Film Studies Workshop: The Double in Cinema
How do we specify the parameters of our identity? How do we differentiate ourselves from others? Is it functional to emotionally invest in social masks, compartmentalising various dimensions of ourselves? Is the ‘double’ a useful symbol for communicating division in the self and emotional conflict?
Identity formation is a psychological process by which a person assimilates an aspect of someone else and is transformed, wholly or partially, by the model that the other provides. It is by means of a series of identifications that the conscious personality is formed. Whilst a simple concept on the surface, identity is one of the most perplexing areas of clinical and theoretical research in psychoanalysis.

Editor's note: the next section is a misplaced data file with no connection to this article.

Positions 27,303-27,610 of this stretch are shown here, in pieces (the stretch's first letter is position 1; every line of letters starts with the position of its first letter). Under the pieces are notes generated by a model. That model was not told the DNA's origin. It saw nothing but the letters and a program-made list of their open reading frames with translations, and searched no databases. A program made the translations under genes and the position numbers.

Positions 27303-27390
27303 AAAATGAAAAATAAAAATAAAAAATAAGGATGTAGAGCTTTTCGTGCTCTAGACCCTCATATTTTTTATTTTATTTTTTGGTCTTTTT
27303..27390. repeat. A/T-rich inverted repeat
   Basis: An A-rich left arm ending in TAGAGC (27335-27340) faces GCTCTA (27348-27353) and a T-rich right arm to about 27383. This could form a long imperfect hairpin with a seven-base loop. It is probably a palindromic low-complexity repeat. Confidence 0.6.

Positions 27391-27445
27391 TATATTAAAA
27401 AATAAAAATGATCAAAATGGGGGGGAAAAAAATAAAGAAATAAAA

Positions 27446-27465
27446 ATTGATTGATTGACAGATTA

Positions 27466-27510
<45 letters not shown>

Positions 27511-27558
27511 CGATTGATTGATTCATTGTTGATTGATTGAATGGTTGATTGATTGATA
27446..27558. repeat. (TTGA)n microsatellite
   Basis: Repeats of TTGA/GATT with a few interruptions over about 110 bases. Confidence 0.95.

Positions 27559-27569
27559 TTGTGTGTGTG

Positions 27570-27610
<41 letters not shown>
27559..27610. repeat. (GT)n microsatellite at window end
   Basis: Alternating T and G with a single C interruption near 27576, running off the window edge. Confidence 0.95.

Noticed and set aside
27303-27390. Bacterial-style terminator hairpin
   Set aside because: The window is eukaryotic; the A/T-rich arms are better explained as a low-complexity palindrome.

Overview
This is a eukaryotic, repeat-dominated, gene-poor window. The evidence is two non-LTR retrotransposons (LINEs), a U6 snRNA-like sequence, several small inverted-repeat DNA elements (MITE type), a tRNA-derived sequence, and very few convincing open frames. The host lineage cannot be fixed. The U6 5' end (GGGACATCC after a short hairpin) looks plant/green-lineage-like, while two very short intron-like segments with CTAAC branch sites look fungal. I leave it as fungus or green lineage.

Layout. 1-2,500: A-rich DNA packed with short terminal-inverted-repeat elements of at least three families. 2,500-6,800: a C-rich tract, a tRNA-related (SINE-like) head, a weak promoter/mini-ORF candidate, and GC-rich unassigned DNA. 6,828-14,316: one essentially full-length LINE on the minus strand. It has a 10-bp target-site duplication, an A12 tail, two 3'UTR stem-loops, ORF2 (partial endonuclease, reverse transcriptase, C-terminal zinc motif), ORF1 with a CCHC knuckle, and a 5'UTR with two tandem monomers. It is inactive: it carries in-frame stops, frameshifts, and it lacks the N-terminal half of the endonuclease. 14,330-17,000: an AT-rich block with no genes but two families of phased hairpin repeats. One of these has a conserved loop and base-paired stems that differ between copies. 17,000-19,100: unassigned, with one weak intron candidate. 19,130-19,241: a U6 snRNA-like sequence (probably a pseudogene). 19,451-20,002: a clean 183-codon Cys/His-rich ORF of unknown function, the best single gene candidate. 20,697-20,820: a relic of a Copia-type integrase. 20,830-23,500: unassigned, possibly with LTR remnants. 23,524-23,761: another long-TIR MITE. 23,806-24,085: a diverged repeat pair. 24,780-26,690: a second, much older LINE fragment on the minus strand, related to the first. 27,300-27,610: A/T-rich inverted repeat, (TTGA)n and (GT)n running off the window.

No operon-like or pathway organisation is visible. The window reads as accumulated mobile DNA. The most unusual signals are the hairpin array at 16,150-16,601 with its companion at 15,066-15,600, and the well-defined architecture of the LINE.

The cinematic field engages with the notion of the identity in ways that are instinctual, playful, and meaningful. In this session we will explore doppelgängers as a cinematic representation of identity, with reference to psychoanalytic concepts including Sigmund Freud's 'Uncanny', Jacques Lacan’s ‘Mirror Stage’, Carl Jung's ‘Persona’ and Otto Rank's 'Double'.
The following films will be discussed (advanced viewing is optional; brief bespoke video montages will be screened):
- The Double Life of Veronique (1991) Krzysztof Kieslowski
- Triangle (2009) Christopher Smith
- American Psycho (2000) Mary Harron
- Black Swan (2010) Darren Aronofsky
- Confessions of a Superhero (2007) Matthew Ogens
- Zelig (1983) Woody Allen
- Blade Runner 2049 (2017) Denis Villeneuve
- S1m0ne (2002) Andrew Niccol
The workshop will start at 9am and finish at 1pm. In order to book a place, please register on http://registration.lcir.co.uk
Registration fee is 65 GBP. Organisers can be contacted on firstname.lastname@example.org.
Venue: Birkbeck, University of London, Malet Street, Bloomsbury, London WC1E 7HX